However, you do have the right to say no to screening your breast milk altogether.

If you chose not to let them test or x-ray your milk, you and your other bags will undergo a more thorough screening process that takes more time.

Here’s a direct quote from the TSA: “Inform the TSA officer if you do not want the formula, breast milk and/or juice to be X-rayed or opened. Additional steps will be taken to clear the liquid and you or the traveling guardian will undergo additional screening procedures, to include a pat-down and screening of other carry-on property.”

The TSA continues, “Formula, breast milk, juice in quantities greater than 3.4 ounces or 100 milliliters are allowed in carry-on baggage and do not need to fit within a quart-sized bag. Remove these items from your carry-on bag to be screened separately from the rest of your belongings.

You do not need to travel with your child to bring breast milk. Ice packs, freezer packs, frozen gel packs and other accessories required to cool formula, breast milk and juice are allowed in carry-on.

If these accessories are partially frozen or slushy, they are subject to the same screening as described above.”

Packing Tips

For a cooler bag:

  • Before packing your cooler bag, label the outside of the bag as “breast milk”, “fragile”, and/or “do not open”.
  • Freeze your breast milk bags flat so you can fit more in your cooler
  • Try to pack it tight with frozen milk so there’s as little open space in the bag as possible.
  • Don’t open the cooler bag once it’s packed.
  • If you can, pack your pump parts and breast milk in the same bag, unless you need to pump in air, in which case you’ll want to pack your pump parts separately so you don’t have to expose your milk to room temperature air..

For checked luggage:

According to the CDC, breast milk can be stored in an insulated cooler with ice packs for up to 24 hours when traveling.

If your flight, plus the travel time to your destination exceeds 24 hours, you should pack your breast milk in dry ice or ship it ahead.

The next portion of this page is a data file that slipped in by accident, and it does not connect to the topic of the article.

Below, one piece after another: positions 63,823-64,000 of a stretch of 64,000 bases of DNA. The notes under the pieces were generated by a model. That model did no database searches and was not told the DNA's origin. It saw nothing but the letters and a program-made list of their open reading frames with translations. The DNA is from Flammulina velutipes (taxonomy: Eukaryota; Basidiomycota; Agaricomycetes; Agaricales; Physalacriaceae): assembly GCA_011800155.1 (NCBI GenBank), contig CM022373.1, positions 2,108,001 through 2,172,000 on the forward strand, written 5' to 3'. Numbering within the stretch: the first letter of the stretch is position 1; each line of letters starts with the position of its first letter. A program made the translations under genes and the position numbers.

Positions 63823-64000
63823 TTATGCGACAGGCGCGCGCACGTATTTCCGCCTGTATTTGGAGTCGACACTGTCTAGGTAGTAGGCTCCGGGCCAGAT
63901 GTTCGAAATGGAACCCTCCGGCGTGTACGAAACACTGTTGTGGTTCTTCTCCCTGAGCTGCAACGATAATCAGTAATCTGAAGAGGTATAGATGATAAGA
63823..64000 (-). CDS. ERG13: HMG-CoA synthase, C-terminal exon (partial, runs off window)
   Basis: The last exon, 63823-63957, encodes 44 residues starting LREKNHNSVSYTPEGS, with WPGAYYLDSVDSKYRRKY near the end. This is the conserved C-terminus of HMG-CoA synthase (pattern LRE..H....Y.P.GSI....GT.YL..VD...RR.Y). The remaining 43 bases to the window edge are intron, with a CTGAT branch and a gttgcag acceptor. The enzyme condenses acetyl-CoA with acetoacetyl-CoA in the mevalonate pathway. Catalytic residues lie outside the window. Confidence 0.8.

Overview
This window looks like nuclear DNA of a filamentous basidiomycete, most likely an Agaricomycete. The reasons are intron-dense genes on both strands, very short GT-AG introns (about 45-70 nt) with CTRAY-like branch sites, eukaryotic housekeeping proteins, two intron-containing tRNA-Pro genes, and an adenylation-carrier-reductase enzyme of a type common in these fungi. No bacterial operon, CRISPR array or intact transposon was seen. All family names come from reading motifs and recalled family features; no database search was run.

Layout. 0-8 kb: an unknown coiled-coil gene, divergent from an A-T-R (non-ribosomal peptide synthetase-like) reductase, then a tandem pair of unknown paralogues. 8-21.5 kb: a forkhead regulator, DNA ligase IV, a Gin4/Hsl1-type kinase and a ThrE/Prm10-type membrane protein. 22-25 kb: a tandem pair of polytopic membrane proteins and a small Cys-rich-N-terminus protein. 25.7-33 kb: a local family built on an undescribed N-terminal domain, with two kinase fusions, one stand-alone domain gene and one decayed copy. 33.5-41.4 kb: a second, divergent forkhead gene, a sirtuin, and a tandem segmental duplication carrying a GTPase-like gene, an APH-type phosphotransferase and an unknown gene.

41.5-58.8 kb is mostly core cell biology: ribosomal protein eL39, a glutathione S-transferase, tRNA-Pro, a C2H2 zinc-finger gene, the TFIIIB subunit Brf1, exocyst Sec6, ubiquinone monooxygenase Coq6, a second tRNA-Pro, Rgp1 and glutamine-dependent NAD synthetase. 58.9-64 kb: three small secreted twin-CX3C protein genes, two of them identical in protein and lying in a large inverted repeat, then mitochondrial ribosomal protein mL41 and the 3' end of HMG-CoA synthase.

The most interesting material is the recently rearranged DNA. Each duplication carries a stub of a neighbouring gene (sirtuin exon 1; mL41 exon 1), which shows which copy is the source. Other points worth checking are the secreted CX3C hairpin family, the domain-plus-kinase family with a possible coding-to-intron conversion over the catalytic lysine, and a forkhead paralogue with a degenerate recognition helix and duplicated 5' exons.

Otherwise, you can follow the same instructions for packing breast milk in a cooler bag from above. Though you may want to carry your pump parts onto the flight so you can pump in-air.

On the Plane

Once you’re on the plane, try to store the cooler bag under the seat in front of you, it will be cooler on the floor.

And if you need to pump in-air, you can ask the flight attendant for ice to keep your freshly expressed milk cool.

Traveling Internationally with Breast Milk

For international travel, be sure to check the rules for your destination country as these may vary. And if you’re having trouble finding the information you need, you can contact the American consulate where you’re going.

Ship it Ahead

If lugging your breast milk through the airport sounds like too much of a hassle, you can choose to ship it ahead.

Milk stork and the FedEx Mommy program are the best ways to ship breast milk. You can read a description of their services and requirements to determine if this is the right option for you.


Several bags of frozen breastmilk in a freezer with pink measurement markings.

Here are some tips to safely travel with frozen breast milk when driving.

There are a few different options to keep your breast milk frozen or cool, depending on your needs and the duration of your travel.

You can use:

  • Breast milk cooler bags
  • A regular cooler
  • A portable mini fridge

If you’re taking a short trip, no longer than a few hours, you can pack your cooler with regular ice. But for a long trip, you’ll need to use freezer packs.

Ice packs freeze at a cooler temperature and usually include dry ice or some kind of gel so they stay cooler for longer.

A cooler packed tight with frozen breast milk and freezer packs should keep milk cool for 24-48 hours in an air-conditioned car.

If you’re a passenger for the drive, consider buying a pump that plugs into the car. And if you’ll be driving, you may want to invest in a hands-free pump.

If you can, bring extra pump parts so you can pump as you need to without needing to wash your gear. Or, invest in some quality breast pump wipes.

If you’re traveling with your baby, try to store some breast milk in bottles for easy use on-the-go. And it’s a good idea to keep some fresh milk that’s ready to drink.